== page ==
So what’s controlling your competitor’s price? You wouldn’t ignore the world and set your prices according to +10%, 0%, -10%. Neither would your competitor, unless they have turned over control of their prices to a trend-line equation that will next announce $895 in an eerie mechanical monotone.

Now we’re getting somewhere. What’s controlling your competitor’s price is how they make decisions. A strong pattern in prices is likely to mean that your competitor (or you) have linked prices to something. If their suppliers change prices periodically, then your competitor might change its prices to maintain their margins. If your competitor heavily incents its salespeople to make the numbers each quarter, their salesforce might lobby mighty hard for quarter-end price cuts. Or perhaps that’s how you have priced, and your competitor is predicting and responding to changes they expect you to make!

So which is it? Suppliers? Salesforce compensation? Competitive dynamics? Something else? The point is that people, not calendars, control prices.

Notice that the pattern, whatever’s behind it, makes it hard to know what your competitor will do if you make a change. What would happen if you raise or cut your price when you’re “supposed” to hold? Would they follow? If neither you nor they have deviated from the pattern in a while, you have no data to suggest what they will do. You have to understand your competitor, you have to get inside their heads, you have to model their business, you have to figure out why they price as they price.

Sidebar. I’ve run many, many business war games around the world. They always produce surprises (that’s a good thing) for the management teams that participate. Why? Most of those teams have already analyzed their strengths, weaknesses, opportunities, and threats; what surprises are left? Here’s why I think they get surprised. SWOT analysis mentally places you inside your own company and asks you what you think your competitor will do. A business war game, on the other hand, asks you what you would do if you were your competitor. The latter question explicitly encourages you to look through your competitor’s eyes; the former doesn’t. With the latter you understand them better, you get inside their heads, you model their business, you figure out why they act as they act. End of sidebar.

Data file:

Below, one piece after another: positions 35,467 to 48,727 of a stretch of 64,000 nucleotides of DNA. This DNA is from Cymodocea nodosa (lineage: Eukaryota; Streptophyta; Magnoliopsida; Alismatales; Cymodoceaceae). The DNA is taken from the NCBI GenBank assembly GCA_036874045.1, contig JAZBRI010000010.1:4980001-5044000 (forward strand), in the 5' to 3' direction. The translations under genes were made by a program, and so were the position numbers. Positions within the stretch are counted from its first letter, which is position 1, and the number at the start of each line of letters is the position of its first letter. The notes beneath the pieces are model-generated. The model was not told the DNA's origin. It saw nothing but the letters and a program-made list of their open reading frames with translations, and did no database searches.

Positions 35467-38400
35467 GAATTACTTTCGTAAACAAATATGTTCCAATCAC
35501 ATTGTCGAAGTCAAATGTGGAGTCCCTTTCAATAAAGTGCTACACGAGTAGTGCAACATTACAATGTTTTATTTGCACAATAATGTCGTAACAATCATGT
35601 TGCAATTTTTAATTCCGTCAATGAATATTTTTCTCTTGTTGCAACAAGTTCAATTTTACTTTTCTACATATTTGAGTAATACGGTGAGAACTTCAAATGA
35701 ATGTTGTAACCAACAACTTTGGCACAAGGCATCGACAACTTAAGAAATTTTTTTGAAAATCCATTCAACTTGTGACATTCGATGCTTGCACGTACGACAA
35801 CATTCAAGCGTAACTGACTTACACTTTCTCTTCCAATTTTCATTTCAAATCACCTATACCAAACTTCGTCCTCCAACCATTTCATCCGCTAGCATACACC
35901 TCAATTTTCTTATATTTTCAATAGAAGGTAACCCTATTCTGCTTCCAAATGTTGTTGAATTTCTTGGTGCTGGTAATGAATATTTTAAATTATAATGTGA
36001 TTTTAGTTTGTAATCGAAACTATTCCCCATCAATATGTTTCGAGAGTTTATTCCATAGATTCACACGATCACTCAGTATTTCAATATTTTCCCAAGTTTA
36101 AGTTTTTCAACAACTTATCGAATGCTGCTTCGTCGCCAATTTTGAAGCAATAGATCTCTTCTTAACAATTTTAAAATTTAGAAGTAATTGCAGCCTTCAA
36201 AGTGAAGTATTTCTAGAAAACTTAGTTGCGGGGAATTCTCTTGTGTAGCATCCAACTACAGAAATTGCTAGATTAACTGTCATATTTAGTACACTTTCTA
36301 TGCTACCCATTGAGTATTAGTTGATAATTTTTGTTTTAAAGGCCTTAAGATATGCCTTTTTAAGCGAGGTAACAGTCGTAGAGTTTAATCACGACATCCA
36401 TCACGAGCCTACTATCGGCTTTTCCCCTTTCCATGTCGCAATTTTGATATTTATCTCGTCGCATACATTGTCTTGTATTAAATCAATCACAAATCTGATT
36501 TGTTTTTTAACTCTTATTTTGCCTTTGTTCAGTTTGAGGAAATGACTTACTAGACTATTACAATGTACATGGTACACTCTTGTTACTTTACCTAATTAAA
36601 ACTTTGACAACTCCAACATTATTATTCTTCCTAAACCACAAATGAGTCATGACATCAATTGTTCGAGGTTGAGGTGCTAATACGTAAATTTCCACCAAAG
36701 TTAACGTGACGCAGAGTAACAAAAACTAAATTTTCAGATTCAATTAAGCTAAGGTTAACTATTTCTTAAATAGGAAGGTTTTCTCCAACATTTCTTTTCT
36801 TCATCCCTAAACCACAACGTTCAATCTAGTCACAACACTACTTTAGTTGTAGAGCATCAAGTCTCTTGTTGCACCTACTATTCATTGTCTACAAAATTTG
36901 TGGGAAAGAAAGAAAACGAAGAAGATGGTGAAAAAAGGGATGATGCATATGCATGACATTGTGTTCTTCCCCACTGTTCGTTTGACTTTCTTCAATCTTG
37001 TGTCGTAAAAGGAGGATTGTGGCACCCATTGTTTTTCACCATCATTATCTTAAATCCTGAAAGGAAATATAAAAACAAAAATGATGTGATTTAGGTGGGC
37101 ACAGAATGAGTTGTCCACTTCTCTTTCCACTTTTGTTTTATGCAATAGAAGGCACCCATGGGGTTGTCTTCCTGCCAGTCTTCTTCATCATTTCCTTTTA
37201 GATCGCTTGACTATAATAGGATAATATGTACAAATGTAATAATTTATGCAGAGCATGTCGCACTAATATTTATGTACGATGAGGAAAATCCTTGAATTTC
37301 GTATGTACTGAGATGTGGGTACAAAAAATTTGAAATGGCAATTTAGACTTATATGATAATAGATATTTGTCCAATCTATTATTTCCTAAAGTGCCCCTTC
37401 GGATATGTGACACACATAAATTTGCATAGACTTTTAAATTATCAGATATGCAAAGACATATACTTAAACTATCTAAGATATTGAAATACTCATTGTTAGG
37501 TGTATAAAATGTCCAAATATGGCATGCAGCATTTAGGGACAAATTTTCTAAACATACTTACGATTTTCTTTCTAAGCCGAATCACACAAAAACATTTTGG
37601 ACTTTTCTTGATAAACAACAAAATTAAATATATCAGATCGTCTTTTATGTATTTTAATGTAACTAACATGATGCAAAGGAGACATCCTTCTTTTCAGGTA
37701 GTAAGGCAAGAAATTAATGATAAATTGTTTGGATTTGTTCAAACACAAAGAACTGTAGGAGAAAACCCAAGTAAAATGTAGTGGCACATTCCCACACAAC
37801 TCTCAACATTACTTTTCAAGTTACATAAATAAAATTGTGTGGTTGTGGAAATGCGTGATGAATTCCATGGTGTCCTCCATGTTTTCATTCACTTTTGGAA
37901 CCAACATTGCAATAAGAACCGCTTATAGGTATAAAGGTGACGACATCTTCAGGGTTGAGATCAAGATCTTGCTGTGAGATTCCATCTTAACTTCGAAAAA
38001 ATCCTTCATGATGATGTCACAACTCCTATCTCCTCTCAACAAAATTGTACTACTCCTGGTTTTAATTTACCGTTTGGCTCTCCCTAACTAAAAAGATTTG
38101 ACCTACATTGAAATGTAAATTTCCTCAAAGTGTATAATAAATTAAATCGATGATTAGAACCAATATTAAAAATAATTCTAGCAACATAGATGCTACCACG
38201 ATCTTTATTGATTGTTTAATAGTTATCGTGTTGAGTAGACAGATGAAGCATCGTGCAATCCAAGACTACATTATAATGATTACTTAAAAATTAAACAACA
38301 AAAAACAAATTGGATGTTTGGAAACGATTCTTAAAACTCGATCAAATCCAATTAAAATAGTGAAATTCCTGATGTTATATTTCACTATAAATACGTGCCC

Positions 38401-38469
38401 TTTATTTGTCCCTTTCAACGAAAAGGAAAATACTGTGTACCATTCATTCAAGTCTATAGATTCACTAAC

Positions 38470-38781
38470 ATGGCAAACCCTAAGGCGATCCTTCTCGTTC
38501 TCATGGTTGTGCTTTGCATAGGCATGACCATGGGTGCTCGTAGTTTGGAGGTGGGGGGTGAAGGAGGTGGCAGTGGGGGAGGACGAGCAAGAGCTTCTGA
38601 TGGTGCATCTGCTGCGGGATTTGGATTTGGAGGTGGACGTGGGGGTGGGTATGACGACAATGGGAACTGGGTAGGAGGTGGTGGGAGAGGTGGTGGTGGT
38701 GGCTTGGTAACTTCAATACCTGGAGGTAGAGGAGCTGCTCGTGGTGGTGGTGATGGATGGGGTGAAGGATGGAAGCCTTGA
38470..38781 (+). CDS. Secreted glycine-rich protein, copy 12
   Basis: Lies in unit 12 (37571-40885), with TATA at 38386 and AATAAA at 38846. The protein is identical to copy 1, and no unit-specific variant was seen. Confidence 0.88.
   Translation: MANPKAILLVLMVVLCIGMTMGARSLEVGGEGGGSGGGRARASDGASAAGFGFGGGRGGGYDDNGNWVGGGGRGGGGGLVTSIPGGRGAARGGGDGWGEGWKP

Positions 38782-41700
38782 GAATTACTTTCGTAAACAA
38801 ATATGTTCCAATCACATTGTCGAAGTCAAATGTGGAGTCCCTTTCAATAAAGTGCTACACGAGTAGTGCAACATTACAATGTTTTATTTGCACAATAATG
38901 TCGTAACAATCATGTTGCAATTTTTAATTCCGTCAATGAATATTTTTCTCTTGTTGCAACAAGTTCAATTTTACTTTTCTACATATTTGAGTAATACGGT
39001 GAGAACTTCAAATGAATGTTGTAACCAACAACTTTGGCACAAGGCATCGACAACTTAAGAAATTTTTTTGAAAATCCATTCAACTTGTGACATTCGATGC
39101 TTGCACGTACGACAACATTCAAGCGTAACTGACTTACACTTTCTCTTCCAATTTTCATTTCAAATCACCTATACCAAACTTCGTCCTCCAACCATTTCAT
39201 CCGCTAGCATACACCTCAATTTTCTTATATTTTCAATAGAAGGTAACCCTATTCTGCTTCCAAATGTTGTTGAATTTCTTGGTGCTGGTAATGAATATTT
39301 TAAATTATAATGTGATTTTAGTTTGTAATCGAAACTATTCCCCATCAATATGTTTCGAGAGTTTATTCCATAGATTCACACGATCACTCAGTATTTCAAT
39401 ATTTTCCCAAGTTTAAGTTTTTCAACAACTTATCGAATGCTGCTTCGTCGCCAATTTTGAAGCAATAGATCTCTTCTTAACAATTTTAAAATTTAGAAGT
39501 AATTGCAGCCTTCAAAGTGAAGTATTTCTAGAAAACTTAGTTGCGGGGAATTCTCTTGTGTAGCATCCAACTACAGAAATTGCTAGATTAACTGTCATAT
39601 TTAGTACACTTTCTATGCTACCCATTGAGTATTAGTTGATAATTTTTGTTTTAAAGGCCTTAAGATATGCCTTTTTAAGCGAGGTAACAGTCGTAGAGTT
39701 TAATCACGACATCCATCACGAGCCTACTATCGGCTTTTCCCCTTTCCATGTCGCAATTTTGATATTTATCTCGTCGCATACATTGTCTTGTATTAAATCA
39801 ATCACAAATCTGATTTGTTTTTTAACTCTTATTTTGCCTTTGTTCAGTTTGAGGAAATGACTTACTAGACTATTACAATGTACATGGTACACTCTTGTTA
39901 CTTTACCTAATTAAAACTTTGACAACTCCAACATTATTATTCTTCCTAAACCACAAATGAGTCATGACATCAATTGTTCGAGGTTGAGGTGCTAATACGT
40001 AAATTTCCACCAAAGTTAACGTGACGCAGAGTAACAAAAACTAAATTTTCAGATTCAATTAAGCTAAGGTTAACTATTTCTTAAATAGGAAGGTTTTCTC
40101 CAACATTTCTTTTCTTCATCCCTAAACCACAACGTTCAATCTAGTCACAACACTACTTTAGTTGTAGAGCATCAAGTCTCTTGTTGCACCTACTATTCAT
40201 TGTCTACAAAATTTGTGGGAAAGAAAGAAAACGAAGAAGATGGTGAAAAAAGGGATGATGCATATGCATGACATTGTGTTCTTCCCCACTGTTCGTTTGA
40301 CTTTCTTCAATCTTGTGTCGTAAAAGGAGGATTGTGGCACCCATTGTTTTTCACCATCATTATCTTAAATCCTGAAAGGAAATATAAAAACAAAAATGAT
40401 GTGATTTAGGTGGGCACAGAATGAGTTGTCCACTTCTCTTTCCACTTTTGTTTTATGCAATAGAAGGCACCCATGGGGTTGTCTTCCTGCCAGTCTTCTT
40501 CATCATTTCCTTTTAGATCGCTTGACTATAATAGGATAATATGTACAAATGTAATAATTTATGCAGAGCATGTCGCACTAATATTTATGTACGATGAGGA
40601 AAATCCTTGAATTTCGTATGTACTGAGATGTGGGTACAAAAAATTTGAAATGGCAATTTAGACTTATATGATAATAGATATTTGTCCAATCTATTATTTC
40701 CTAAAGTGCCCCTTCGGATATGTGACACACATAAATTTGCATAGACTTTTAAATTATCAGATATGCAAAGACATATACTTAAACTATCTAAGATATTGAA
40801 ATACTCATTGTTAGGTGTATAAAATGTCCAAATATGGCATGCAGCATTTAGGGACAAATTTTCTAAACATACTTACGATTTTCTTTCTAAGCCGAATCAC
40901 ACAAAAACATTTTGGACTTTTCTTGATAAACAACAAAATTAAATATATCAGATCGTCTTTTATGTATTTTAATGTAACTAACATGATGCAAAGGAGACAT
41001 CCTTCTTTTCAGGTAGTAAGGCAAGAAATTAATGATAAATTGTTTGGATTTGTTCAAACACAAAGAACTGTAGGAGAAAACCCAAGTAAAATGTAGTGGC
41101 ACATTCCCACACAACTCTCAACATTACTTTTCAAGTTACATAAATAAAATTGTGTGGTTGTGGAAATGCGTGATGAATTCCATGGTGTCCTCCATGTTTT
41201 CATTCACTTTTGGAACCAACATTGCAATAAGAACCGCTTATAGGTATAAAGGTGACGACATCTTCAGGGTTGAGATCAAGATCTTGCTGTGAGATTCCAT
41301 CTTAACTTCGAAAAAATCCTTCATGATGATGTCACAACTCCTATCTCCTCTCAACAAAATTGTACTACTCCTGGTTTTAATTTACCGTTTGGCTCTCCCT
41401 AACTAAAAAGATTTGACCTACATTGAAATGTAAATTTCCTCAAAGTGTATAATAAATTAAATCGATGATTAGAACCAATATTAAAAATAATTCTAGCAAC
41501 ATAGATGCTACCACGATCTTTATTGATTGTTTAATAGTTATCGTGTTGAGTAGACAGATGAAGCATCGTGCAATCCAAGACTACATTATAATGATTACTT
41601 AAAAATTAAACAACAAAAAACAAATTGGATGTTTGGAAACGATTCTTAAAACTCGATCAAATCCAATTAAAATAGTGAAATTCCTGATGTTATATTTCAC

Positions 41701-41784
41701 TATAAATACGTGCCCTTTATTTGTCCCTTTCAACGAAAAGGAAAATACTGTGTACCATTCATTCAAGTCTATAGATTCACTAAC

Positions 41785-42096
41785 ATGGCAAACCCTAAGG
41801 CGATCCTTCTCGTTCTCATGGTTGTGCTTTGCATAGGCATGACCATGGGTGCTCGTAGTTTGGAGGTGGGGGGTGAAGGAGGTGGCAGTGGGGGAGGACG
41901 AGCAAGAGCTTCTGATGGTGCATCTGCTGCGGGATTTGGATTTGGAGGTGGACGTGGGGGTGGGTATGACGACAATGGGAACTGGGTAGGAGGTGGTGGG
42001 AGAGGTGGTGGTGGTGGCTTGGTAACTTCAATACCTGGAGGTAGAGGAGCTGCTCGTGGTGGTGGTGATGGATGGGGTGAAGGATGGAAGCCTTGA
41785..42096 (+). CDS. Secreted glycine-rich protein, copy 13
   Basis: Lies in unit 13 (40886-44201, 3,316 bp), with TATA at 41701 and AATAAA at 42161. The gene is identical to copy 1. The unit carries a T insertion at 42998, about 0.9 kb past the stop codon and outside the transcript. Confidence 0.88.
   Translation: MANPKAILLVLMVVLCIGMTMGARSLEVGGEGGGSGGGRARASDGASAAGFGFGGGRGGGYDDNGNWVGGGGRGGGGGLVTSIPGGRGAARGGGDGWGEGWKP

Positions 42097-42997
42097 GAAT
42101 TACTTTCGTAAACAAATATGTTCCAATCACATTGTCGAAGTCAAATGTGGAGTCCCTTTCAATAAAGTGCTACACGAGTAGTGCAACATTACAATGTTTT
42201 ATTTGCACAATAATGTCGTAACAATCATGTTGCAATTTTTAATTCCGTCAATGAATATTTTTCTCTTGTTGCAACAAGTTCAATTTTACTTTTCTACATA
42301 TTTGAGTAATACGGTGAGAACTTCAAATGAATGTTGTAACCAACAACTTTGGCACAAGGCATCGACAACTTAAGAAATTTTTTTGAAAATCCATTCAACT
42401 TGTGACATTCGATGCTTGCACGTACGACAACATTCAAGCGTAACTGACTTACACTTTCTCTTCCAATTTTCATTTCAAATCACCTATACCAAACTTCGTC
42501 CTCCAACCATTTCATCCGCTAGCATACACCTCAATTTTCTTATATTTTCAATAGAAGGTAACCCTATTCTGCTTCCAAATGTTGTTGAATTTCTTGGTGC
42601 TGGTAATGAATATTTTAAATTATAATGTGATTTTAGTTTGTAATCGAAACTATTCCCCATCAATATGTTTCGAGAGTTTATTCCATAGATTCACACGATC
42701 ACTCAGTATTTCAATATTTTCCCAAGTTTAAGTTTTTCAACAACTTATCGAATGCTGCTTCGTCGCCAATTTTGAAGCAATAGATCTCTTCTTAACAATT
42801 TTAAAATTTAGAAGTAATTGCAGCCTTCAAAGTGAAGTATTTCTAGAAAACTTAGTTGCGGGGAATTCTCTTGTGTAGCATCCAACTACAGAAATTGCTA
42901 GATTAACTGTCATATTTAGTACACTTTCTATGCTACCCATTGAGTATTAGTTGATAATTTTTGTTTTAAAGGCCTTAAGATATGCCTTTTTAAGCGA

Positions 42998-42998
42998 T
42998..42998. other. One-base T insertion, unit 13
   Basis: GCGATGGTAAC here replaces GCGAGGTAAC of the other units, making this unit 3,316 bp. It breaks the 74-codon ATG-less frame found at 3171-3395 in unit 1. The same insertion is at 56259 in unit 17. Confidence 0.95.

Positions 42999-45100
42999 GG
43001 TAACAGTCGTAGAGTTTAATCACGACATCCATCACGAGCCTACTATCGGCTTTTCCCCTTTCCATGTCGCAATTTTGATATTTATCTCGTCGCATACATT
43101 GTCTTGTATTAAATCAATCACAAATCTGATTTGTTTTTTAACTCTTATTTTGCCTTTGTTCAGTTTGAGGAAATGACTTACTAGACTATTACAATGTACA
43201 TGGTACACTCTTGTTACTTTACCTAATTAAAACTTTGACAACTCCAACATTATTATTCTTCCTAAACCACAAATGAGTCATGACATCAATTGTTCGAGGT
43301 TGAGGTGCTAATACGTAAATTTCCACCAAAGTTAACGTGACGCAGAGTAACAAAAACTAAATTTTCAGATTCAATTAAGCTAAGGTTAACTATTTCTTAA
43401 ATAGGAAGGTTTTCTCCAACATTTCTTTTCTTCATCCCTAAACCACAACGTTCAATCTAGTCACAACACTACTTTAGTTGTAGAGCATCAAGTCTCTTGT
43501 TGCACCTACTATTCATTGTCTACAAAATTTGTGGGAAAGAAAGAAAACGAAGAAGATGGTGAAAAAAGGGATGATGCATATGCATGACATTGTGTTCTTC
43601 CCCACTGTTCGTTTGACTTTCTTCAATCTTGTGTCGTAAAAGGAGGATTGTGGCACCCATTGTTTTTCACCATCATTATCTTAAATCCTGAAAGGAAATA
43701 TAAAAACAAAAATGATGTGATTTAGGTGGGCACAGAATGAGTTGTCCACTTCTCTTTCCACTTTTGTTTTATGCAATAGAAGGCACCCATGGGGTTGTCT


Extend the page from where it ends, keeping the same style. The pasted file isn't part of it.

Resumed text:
Intellectually we all know that no one delegates pricing decisions to a calendar. That said, take a look around and see how often people (maybe you and me too) assume patterns will persist. You will see people (maybe you and me too) frame problems in terms of patterns rather than understanding. Listen to pundits, read newspapers, look at analyses.

If you understand your competitors better, you can make better decisions. You can understand better how they will respond if you do this or if you do that. (Do you think they will raise their price to $895 no matter what you do?) Which is, of course, the reason why we try to predict them in the first place. We want to make better decisions for the environment we think we’ll face.

Update: See Predicting Competitors. This essay is about illusions about predictability; that one is about delusions of predicting.

Further reading:
It’s Working!
Precision In, Garbage Out
The Rules
You’re Got the Data. Now What?